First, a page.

I incorporate problem-solving in my labor and employment Law classes using various problems throughout the semester where the students take roles as attorneys for unions, employers or employees, trial and appellate judges, arbitrators, legislators, administrative law judges, regional directors of the NLRB and representatives of employer, employee and union associations such as the Chamber of Commerce, NELA or the AFL-CIO. In the problems, they may be ask to argue to a decisionmaker, advise a client, make a ruling, present testimony to a legislative body or negotiate an agreement. Some problems are unique to current events such as the Employee Free Choice Act or the NLRB/Boeing controversy while others are more generic. I am also team teaching (for the first time) a “capstone” course which is entirely problem based. The students in that course advise the faculty “clients” and faculty “senior partners” and draft documents with supporting memoranda, such as employer policies, client letters, and agreements. While this is a work in progress, I am willing to share the experience and lessons learned. In my ADR in the Workplace class I use arbitration and mediation simulations in the union and nonunion context, as well as an arbitration brief based on a case file.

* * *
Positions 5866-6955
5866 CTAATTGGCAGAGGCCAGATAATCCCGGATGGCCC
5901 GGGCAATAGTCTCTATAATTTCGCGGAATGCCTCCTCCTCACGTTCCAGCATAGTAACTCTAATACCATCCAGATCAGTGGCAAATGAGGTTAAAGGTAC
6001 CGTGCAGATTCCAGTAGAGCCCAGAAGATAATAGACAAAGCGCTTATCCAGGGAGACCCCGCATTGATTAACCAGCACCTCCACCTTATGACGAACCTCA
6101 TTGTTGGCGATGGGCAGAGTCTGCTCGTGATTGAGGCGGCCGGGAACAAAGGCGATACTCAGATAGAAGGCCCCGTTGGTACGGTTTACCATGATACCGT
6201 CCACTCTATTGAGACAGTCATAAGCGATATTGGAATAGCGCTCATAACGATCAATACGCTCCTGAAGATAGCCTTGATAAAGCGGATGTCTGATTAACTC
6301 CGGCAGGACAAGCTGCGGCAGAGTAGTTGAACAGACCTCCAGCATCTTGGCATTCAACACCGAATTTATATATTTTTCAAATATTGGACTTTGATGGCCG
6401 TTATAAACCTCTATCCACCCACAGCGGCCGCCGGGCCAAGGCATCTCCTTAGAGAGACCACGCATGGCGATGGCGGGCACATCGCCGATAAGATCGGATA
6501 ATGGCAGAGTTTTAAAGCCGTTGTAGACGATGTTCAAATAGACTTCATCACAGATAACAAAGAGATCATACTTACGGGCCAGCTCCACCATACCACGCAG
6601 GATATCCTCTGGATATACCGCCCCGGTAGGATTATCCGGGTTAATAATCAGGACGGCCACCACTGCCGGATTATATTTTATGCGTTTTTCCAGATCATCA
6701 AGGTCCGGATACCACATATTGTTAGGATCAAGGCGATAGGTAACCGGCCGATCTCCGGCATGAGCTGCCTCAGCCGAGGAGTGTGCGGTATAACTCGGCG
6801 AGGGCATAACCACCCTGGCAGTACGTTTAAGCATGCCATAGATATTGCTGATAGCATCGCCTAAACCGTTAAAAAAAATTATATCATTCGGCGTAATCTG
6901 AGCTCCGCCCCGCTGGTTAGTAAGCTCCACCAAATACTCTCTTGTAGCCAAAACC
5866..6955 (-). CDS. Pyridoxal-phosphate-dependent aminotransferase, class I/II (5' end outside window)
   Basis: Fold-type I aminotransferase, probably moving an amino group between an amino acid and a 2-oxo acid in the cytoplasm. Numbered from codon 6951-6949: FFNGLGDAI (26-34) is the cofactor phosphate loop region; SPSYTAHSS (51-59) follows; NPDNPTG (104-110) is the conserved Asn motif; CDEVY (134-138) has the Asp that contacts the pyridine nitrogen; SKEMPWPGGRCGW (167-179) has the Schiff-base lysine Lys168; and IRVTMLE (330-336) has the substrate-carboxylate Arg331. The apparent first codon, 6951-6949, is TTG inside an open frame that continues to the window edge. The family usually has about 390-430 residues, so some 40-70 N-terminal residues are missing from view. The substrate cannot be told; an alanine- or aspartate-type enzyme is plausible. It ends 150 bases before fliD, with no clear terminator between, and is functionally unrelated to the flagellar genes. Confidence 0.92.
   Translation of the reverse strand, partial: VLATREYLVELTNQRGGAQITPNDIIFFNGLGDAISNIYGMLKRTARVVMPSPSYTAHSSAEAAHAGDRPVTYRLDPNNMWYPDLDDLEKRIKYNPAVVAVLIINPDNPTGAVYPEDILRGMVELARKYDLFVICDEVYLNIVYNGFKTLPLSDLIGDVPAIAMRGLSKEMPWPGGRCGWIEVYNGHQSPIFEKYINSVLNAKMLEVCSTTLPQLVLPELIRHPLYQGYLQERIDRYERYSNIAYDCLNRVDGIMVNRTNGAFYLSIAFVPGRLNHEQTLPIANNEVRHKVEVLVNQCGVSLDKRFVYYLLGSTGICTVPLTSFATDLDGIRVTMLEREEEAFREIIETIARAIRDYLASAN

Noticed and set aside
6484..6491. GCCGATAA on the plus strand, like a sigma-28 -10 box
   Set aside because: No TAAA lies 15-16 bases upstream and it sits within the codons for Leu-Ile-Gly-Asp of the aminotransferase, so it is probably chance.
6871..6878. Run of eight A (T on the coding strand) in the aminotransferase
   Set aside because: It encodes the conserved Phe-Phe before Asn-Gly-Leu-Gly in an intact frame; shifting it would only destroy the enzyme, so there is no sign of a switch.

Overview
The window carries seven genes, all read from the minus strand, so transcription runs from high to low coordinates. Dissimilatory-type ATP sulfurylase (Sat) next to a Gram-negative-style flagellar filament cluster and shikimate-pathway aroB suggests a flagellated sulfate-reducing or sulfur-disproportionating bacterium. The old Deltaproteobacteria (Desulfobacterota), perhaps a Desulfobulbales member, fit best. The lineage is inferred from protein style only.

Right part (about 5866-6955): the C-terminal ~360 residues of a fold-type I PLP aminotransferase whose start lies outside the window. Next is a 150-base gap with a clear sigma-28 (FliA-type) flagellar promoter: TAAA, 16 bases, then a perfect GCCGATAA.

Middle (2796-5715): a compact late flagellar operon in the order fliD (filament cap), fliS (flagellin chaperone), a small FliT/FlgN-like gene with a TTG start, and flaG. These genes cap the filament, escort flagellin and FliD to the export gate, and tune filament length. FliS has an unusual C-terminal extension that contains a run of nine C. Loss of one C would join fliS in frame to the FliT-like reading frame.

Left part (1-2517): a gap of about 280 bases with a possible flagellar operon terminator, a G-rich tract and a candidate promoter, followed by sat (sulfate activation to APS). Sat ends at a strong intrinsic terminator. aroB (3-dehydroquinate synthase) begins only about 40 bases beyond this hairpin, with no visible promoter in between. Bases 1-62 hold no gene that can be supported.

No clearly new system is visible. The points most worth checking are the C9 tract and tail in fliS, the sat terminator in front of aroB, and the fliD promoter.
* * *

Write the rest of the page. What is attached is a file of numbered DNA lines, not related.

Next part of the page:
Like others on our panel, I break the students into small groups in both my Employment Law and Employment Discrimination Law classes. Sometimes I ask the group to explain how a judge, or sometimes an arbitrator, is likely to resolve a hypothetical problem and why. My experience is that students are most engaged when I present problems based on very recent cases (only days or weeks old). I read the Bloomberg BNA weekly reporters (Human Resources Report and Labor Relations Week) religiously and students are (at least appear…) very interested when I draft a problem based on a case or issue that arose “just last week,” for example. Obviously other topical reporters can be used in the same way. I also ask practicing attorneys to come to my class to discuss the manner in which they approached a specific issue or case. When I choose a textbook, I look closely at the problems the authors have included. I know some of my colleagues have spent significant time and energy drafting their problems and, although we sometimes may be dismissive of the exercises in our textbook, I have found that many of the questions and problems raised in the text can inspire spirited discussions. At times I ask the group to act as advocates – to prepare, and then present to the class, the position that they believe would best serve their client. I then may appoint a neutral and ask the class to mediate that issue. Sometimes I find that a student(s) in a group will be too passive, and on occasion I have the students work only in pairs. Finally, I do require my students to use a variety of communication mediums to resolve specific issues. Understanding that current students will depend upon technology facilitated communication in their careers, I assign pairs or teams of students and ask them to engage in negotiations with each other using email, instant messaging, and video/audio platforms such as Skype. In my ADR and Technology class, we go one step beyond the employment courses and use these mediums to engage in a series of cross-cultural transnational negotiations with University of Hong Kong students (negotiations which can include an employment issue).